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Local investing

2024: What will the election year hold?

From macroeconomic decisions to political outcomes, markets – and sentiment – can be temporarily influenced by various external factors. If 2023 will be remembered as the year where interest rate decisions drove the markets, 2024’s fate seems to sit squarely in voters’ hands. In an increasingly divided world, outcomes are uncertain and risks are heightened. In his first investment update of 2024, Duncan Artus, our chief investment officer, reviews 2023 and touches on what’s in store for the year ahead. Watch this 5-minute video and read the commentary below.

Review of 2023

Allan Gray celebrated its 50th anniversary during 2023. We are proud of our long-term track record, having managed our clients’ assets and the firm through many geopolitical, financial and performance cycles. We are grateful for our clients’ support, especially during the inevitable cycles of underperformance. You cannot be a fund manager without funds. Over the years, we have learned the importance of communication that is informative, transparent and interesting, that helps clients stay the course.

I mentioned in my 2022 commentary that exchange controls for South African investors had been further relaxed, with the maximum allowable amount to be invested offshore increasing to 45% – a positive long-term outcome for local investors. I also noted that, together with our sister company, Orbis, we could offer a compelling investment proposition to take advantage of the increased opportunities and risks. The Investment team in Cape Town is now managing a portion of the offshore component. I believe this process is working well and will add value to client portfolios over time.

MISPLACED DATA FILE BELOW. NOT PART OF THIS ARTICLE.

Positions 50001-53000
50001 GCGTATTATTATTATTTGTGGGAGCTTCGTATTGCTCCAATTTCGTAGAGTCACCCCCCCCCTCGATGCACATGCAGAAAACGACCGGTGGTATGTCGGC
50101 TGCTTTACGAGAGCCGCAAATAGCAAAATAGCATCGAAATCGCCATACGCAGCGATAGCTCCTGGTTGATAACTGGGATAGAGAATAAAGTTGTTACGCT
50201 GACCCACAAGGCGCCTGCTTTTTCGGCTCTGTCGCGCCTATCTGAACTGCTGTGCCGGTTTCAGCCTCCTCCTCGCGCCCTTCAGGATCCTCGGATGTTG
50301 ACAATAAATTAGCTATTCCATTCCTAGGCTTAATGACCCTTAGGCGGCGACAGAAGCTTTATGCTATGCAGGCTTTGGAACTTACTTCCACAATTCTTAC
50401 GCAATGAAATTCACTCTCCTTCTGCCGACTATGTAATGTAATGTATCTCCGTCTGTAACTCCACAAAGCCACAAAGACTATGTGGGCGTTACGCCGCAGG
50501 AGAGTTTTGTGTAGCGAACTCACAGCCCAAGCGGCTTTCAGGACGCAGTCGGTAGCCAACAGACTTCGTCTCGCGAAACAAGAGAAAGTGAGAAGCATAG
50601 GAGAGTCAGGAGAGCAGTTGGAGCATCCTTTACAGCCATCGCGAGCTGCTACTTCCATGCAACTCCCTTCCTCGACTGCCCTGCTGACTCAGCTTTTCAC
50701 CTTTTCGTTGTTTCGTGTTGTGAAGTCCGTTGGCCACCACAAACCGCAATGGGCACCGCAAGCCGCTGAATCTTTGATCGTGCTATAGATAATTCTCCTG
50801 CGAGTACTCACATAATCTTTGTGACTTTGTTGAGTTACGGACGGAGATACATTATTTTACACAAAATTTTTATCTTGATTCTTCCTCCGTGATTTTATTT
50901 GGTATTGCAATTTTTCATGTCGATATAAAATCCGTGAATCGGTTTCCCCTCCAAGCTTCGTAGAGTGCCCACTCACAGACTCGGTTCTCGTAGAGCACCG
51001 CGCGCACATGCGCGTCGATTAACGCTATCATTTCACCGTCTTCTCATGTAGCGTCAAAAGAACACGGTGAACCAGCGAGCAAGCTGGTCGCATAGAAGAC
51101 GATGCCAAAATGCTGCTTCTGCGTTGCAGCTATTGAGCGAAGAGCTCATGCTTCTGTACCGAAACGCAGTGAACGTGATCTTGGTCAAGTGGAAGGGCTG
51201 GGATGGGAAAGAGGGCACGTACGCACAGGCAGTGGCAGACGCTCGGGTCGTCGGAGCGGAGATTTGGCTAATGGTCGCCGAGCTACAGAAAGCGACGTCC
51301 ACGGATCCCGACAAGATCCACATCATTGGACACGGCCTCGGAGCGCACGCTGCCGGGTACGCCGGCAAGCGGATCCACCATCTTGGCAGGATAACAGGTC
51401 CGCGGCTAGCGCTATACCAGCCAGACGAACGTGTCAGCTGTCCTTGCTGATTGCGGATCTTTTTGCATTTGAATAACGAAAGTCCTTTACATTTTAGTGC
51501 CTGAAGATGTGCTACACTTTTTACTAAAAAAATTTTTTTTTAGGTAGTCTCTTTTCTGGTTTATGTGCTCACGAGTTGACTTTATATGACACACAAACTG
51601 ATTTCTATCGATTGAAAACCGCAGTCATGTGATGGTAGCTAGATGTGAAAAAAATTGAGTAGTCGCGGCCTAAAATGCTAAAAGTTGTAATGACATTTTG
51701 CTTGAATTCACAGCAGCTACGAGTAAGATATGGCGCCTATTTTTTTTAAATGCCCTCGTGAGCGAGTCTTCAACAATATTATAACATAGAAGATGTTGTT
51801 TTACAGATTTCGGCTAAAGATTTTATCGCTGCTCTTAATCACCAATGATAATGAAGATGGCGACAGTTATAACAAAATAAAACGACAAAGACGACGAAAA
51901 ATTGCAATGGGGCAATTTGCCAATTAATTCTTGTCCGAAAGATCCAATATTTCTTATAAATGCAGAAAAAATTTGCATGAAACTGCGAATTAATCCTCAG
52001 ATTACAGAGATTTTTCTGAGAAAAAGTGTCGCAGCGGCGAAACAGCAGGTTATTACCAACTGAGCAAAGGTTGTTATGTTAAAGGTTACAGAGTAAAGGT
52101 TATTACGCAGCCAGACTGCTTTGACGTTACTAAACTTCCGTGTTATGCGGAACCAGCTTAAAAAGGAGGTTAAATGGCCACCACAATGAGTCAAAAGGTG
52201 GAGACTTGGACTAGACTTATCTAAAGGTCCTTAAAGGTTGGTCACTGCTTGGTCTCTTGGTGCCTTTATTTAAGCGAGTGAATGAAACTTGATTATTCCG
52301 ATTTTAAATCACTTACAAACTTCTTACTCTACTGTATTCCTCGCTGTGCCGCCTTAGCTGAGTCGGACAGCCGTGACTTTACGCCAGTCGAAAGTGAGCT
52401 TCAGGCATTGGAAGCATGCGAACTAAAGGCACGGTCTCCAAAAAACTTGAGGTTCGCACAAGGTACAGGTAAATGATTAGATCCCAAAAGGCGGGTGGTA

The South African equity market, represented by the FTSE/JSE All Share Index (ALSI), returned 9.3% in 2023, outperforming money markets at 8.1% and inflation of 5.1%. The FTSE/JSE Capped SWIX All Share Index, which many funds use as a more representative equity benchmark, returned 7.9%. The ALSI is trading at similar levels relative to the MSCI World Index as it did at the COVID-19 lows. The FTSE/JSE All Bond Index returned 9.7% after an end-of-year rally. Internationally, the MSCI World Index returned 23.9% and the J.P. Morgan Global Government Bond Index returned 4.0%, respectively, in US dollars. The World Index is close to all-time highs. The rand weakened 7.0% against the US dollar, which is itself well off its 2022 highs.

Market movers

Markets continued to be moved by interest rates – and therefore central banks and inflation. Every remark is being scrutinised for clues that we have reached the peak in rates. This can feel frustrating for bottom-up investors, but it is the world in which we find ourselves. It was always going to be a complex task to extract the global economy and asset prices from the huge expansion in central bank balance sheets.